“So he’s a young pervert, not an old one, he’s still a pervert. I’ve lived there for six months, and never once seen him outside. He’s always at the window, watching whenever one of us walks past though.”

“As I understand it, Mr Greendale has a rare skin condition that makes it painful for him to be out in sunlight, consequently he spends most of his time indoors. As for his always being at the window when one of you goes past, according to his statement, he works from home as a software developer. You’ve probably seen him working at his desk.”

“So he rescued us?” Kirsty asked, ignoring the disbelief on her friend’s face. “How did he know we needed rescuing?”

Fuller answered the question by taking a tennis ball from his pocket and tossing it onto Kirsty’s bed. “That smashed through Mr Greendale’s conservatory. When he investigated the sound of breaking glass he found that tennis ball and saw your broken bedroom window. Since he had already rescued you the other night, and had heard about the murder of your housemate on the news, he realised you were in trouble again, and this time your attacker was in the house. He raced round to your house and kicked in the door in time to find Patrick O’Herlihy descending the stairs, bloody knife in hand.”

“He’s the one who rescued me the other night?”

“He admitted as much when we took his statement during the night.”

“Then why did he disappear after he chased off Patrick? I assume it was Patrick who attacked me the other night.” A nod answered the question. “Did he kill Jules?” Another nod. “Oh God! Why? I know he wasn’t happy when Julia finished with him, but that was months ago.”

“Unhappy, he was pissed off,” Laura remained her friend. “He threw a glass at her in the pub and had to be dragged away by David.”

“If you ladies will permit me to continue, I’ll answer your questions shortly Miss Newsome. Mr Greendale entered your house in time to see Mr O’Herlihy descending the stairs holding the knife he stabbed you both with.” Fuller took up his narrative again. “Jumping over you both, he raced up the stairs and tackled Mr O’Herlihy without hesitation. A very brave act, if you ask me. They fought for a short while, until Mr O’Herlihy fell down the stairs, landing on your, Miss Newsome. Despite receiving a rather nasty cut to his arm, Mr Greendale didn’t hesitate to chase after Mr O’Herlihy when he ran from the house. He caught up with him in the street, where they fought again.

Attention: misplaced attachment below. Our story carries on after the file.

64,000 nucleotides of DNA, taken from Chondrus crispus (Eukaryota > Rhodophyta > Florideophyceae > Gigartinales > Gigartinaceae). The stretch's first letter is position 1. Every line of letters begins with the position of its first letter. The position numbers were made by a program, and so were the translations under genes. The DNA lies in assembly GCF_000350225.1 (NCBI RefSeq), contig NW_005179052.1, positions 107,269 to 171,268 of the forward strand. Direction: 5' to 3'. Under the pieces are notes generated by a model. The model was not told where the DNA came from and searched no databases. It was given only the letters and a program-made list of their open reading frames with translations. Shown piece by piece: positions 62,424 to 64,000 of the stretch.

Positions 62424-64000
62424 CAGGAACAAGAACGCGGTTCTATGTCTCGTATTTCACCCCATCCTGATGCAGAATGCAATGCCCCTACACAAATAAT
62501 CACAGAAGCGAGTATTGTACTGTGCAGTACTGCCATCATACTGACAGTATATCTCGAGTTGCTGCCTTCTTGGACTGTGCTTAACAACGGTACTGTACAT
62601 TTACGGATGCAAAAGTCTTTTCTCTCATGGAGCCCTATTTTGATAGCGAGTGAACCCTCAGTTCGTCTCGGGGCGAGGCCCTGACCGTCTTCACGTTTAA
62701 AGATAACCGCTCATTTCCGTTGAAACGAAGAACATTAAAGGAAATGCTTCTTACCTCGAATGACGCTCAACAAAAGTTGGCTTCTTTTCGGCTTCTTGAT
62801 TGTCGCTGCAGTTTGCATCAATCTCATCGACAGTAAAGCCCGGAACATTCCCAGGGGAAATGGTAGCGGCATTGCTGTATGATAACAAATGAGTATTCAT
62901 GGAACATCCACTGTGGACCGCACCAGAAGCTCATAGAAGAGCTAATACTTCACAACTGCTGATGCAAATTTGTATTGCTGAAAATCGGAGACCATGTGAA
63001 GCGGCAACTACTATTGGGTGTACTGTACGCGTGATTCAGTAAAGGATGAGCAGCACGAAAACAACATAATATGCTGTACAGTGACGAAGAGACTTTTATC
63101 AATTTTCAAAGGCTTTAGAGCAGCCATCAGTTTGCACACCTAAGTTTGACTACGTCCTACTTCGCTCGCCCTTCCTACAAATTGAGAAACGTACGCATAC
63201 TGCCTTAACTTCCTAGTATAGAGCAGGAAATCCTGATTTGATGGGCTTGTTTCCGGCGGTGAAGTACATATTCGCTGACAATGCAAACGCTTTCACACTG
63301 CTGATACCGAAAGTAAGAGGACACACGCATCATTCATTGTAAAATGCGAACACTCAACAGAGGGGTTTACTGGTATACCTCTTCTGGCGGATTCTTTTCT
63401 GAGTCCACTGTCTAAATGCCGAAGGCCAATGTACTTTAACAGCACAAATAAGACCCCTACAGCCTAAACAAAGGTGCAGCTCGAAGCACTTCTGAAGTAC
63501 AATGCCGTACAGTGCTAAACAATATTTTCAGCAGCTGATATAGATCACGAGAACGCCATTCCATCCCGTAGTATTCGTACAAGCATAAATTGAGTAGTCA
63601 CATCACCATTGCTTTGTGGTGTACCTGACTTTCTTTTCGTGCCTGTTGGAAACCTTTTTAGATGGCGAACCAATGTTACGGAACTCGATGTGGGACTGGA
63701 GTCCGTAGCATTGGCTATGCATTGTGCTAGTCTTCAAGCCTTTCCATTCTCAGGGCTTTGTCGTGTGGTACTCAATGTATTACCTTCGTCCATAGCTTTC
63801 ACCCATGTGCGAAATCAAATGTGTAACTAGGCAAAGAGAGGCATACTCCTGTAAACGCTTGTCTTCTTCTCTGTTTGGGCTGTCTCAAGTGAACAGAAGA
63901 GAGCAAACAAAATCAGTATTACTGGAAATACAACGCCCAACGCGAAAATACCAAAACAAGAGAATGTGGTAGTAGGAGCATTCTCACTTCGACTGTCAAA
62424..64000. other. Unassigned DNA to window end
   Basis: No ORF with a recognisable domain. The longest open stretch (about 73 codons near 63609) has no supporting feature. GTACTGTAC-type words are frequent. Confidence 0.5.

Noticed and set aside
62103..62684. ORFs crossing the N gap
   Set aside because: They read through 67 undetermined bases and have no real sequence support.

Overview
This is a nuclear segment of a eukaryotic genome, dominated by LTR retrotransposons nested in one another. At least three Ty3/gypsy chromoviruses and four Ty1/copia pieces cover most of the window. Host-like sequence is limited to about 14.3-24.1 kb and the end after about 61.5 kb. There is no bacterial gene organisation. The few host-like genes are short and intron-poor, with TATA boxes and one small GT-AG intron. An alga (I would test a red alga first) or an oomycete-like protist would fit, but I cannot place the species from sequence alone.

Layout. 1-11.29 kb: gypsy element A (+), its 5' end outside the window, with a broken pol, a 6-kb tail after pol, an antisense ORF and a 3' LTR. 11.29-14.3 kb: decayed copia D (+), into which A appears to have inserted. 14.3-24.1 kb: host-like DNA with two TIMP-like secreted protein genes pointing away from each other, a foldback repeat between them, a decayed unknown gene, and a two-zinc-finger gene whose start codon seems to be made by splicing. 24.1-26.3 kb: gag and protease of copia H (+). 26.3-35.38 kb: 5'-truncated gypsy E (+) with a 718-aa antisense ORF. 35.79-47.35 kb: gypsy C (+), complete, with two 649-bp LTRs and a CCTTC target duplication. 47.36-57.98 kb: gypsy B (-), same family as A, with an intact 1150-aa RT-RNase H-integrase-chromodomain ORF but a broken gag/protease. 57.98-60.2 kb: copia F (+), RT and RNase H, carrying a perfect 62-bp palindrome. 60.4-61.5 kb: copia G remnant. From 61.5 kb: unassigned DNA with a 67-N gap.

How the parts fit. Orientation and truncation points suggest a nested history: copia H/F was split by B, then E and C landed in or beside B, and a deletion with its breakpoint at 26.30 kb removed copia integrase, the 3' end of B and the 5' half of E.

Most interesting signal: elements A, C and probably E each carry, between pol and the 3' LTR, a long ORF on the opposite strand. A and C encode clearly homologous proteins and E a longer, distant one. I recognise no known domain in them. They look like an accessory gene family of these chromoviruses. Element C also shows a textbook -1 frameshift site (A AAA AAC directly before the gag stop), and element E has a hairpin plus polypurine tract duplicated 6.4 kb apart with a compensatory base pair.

“I’m afraid to say your car suffered during the fight, Miss Newsome. It now has a rather large dent in the passenger door. Mr Greendale hit Mr O’Herlihy against it until he was unconscious. I shouldn’t really condone such violence, but given the confession Mr O’Herlihy made when I spoke to him after he woke up, I can’t say I’m inclined to make an issue of it. And that brings me to your questions. I’ll start with the easiest, the reason Mr Greendale didn’t stick around the other night. Because of his skin condition, Mr Greendale has spent the greater portion of his life indoors, and generally away from anyone other than family and doctors, with the result that he has never learned how to deal with people. He’s uncomfortable with strangers, and when he heard you, Miss Cutler, looking after your friend when he returned from chasing off Mr O’Herlihy, he decided there was no need for him to stick around, so he returned to his own home out of the way.”

Kirsty found it hard to imagine being uncomfortable around people, meeting and getting along with people, even strangers, was second nature to her.

“Why did Patrick kill Jules?” Laura asked, she was far more interested in knowing the answer to that question than in understanding her mysterious neighbour.

“Because he’s a nut-job.” Fuller gave a succinct answer, which explained nothing.

Laura looked at the detective as though he was a nut-job for a moment. “Is that an official description?” she couldn’t help asking.

“Well it certainly isn’t a medical one, but it should be, based on the conversation I had with him during the night,” he remarked. “When he woke up, which, fortunately, was before midnight, he was quite eager to tell me why he killed your friend Julia. In his words, she was a lying, cheating, whore, who got what she deserved.” Fully paused for a moment. “I apologise, but, as I said, those were his words. When I was able to get him to clarify, Mr O’Herlihy revealed that he recently discovered Miss Lincoln cheated on him while the two of them were involved.”

“That’s hardly news. Jules is, was, a lovely girl, my best friend, but she couldn’t stay faithful to save her life,” Laura remarked. “We all knew it, Kirsty,” she said, responding to the look her friend threw her. “Patrick was the only one who didn’t, and I don’t know how he did, she wasn’t exactly discreet.”

“Miss Lincoln’s lack of discretion aside, Mr O’Herlihy only recently found out about her infidelities when his brother let slip that he had slept with her. Upon hearing that his brother had slept with his girlfriend, Mr O’Herlihy lost the plot and attacked him. We found the body of David O’Herlihy in his flat in the early hours of this morning, as his brother told us we would. He had been dead for several days.”

Kirsty was so shocked that almost ten seconds passed before she was able to speak. “So, Patrick murdered Jules and his brother because they cheated on him together? That’s crazy.”